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Rebellion Record: a Diary of American Events: Documents and Narratives, Volume 5. (ed. Frank Moore) 38 2 Browse Search
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Browsing named entities in Rebellion Record: a Diary of American Events: Documents and Narratives, Volume 5. (ed. Frank Moore). You can also browse the collection for J. J. Landrum or search for J. J. Landrum in all documents.

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., and found a special train and order from Col. Landrum to the Lieutenant-Colonel of the Eighteenthvery little while we received an order from Col. Landrum to come and defend a bridge leading into toval at Cynthiana, we were well cared for by Col. Landrum, Acting Commissary Ware, and the citizens gless. This difficulty was also remedied by Col. Landrum, who gave us some twenty good muskets. Thebefore the men were formed to start, when Colonel Landrum sent an aid to me, countermanding the ordouth side of tho river. I was ordered by Colonel Landrum to post a company above the bridge, one oaw recruits. Great praise is due Lieutenant-Colonel J. J. Landrum for his coolness and bravery. h. Our forces were under command of Lieut.-Col. J. J. Landrum and Major William O. Smith, who show manifested bravery and determination, were Col. Landrum, Major Smith, Capt. Robert Scott, Capt. W. there received a despatch to report to Lieut.-Col. Landrum, Cynthiana, where we arrived at nine A.[3 more...]
ptains Baldwin, Stacy and Kendrick, of your staff, some of whom had travelled twenty-five miles after hearing the cannonading of the morning, for valuable aid given me during the second and third engagements. Colonels Lucas, Link, Mahan, Korff, Landrum, Oden, Munday, McMillan, Majors Kempton, Orr, Morrison, Captain Baird, Lieut. Lamphere, and Sergeant Brown, of the battery, greatly distinguished themselves during the action, together with other officers whose names I have not got. The enemy with his staff was here. With most of those engaged, as well as myself, it was our first battle. As we stood here under the trees I could notice a stillness, an unwonted stillness, among such numbers of men only broken by the thunders of Lieutenant Landrum's guns, or as the rebel shells with fiend-like scream came crashing through the trees. One exploded to the right of the road, another before us; one would miss a hundred yards, the next, perhaps, come very near. Low-toned commands were gi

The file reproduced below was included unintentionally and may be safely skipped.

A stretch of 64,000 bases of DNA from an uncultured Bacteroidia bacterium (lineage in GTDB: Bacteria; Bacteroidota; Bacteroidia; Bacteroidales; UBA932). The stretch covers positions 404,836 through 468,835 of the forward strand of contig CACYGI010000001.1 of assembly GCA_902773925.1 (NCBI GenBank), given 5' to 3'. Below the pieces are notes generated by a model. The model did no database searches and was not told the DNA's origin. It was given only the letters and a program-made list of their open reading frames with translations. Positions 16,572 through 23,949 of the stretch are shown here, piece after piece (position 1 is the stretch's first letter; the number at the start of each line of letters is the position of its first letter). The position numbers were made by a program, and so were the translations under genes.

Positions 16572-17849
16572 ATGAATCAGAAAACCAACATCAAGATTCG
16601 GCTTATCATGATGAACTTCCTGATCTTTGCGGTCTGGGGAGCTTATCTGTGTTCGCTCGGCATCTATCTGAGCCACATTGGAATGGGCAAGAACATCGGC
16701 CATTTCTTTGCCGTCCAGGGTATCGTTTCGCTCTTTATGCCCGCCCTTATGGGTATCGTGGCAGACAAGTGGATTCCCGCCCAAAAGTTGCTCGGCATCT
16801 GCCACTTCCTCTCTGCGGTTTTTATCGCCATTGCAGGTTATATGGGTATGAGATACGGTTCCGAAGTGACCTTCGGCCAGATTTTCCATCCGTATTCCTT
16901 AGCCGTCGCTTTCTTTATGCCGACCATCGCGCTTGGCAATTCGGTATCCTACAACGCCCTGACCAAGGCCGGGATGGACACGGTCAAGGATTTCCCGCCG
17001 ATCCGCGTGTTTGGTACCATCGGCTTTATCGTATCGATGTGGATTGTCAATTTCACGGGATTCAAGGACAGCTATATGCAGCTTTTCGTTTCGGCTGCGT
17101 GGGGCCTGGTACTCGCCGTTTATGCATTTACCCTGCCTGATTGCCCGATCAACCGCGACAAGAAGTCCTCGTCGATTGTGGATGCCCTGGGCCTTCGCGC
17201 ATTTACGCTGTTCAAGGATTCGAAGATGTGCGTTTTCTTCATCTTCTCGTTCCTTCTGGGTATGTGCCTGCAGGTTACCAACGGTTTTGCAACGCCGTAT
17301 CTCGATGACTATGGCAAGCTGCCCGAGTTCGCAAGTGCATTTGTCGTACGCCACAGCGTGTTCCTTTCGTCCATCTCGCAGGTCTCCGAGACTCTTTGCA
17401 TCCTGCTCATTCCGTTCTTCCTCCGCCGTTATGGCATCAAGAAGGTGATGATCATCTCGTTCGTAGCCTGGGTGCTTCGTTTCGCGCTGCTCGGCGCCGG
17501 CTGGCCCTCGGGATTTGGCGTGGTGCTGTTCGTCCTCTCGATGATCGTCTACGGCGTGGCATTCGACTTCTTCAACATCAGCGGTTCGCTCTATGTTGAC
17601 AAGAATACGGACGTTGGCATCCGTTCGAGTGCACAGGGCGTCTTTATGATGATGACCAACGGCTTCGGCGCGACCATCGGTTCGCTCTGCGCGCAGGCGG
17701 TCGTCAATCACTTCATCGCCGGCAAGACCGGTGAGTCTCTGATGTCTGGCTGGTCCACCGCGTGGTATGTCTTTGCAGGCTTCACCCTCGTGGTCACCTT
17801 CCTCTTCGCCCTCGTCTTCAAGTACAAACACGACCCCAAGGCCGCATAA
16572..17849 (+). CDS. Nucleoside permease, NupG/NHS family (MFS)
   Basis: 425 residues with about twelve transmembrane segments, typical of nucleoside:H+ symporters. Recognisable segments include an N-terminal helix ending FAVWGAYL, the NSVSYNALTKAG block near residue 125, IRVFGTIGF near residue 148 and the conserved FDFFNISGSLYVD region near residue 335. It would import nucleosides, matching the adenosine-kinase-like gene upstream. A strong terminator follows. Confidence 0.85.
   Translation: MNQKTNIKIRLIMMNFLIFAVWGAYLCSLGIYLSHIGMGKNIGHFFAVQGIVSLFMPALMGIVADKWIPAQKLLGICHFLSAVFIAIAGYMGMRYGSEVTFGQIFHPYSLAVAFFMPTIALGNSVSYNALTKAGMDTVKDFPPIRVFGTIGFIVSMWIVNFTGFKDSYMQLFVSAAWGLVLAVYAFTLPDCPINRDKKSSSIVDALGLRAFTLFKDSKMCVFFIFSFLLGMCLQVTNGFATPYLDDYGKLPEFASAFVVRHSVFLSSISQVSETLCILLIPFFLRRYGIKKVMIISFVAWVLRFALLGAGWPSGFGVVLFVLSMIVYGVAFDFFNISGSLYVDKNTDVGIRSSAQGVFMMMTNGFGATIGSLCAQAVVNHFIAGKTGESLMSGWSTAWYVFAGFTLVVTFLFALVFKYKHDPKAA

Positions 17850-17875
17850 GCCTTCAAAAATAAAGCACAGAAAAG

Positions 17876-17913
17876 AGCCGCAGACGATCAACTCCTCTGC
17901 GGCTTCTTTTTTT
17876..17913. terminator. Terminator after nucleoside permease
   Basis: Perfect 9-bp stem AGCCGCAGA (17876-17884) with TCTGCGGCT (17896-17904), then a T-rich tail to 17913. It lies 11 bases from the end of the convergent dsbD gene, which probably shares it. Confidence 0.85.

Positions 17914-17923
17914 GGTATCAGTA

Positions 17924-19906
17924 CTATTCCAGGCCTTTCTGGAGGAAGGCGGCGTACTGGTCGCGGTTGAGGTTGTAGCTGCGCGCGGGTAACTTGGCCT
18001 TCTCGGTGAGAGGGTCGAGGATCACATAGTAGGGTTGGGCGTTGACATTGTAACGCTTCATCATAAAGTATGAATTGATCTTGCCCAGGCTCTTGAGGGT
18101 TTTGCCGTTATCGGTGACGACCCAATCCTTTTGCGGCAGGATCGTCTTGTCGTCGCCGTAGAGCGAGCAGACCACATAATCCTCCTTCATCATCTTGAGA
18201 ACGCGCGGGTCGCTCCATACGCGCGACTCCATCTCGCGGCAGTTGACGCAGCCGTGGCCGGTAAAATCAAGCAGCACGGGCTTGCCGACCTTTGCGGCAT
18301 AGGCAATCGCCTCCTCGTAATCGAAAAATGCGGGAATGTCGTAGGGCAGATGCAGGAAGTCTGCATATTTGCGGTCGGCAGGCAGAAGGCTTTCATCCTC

ptains Baldwin, Stacy and Kendrick, of your staff, some of whom had travelled twenty-five miles after hearing the cannonading of the morning, for valuable aid given me during the second and third engagements. Colonels Lucas, Link, Mahan, Korff, Landrum, Oden, Munday, McMillan, Majors Kempton, Orr, Morrison, Captain Baird, Lieut. Lamphere, and Sergeant Brown, of the battery, greatly distinguished themselves during the action, together with other officers whose names I have not got. The enemy with his staff was here. With most of those engaged, as well as myself, it was our first battle. As we stood here under the trees I could notice a stillness, an unwonted stillness, among such numbers of men only broken by the thunders of Lieutenant Landrum's guns, or as the rebel shells with fiend-like scream came crashing through the trees. One exploded to the right of the road, another before us; one would miss a hundred yards, the next, perhaps, come very near. Low-toned commands were gi
undersigned took the cars on the Central Kentucky Railroad, from the depot in Covington, with about one hundred men for Cynthiana, Kentucky, at which place Lieut.-Col. Landrum, of the Eighteenth Kentucky, was in command. Receiving orders to move towards Paris, and distribute my force at the different stations, to guard bridges, Iorted that John Morgan, with a force of from one thousand to one thousand two hundred men, was moving down the road to Cynthiana. I immediately telegraphed Lieut.-Col. Landrum, at Cynthiana, of Morgan's movements, and his advance on that place. I also sent a message to Capt. Ayres, commanding the brigade guards, between Paris and Lexington all the men I could spare. Satisfied that I could not weaken my force, I did not send any men to Lexington. About seven o'clock in the evening, Lieut.-Col. Landrum reported the fall of Cynthiana. Upon consultation, it was deemed advisable to fall back on Lexington. We moved at eleven o'clock that night, and proceeded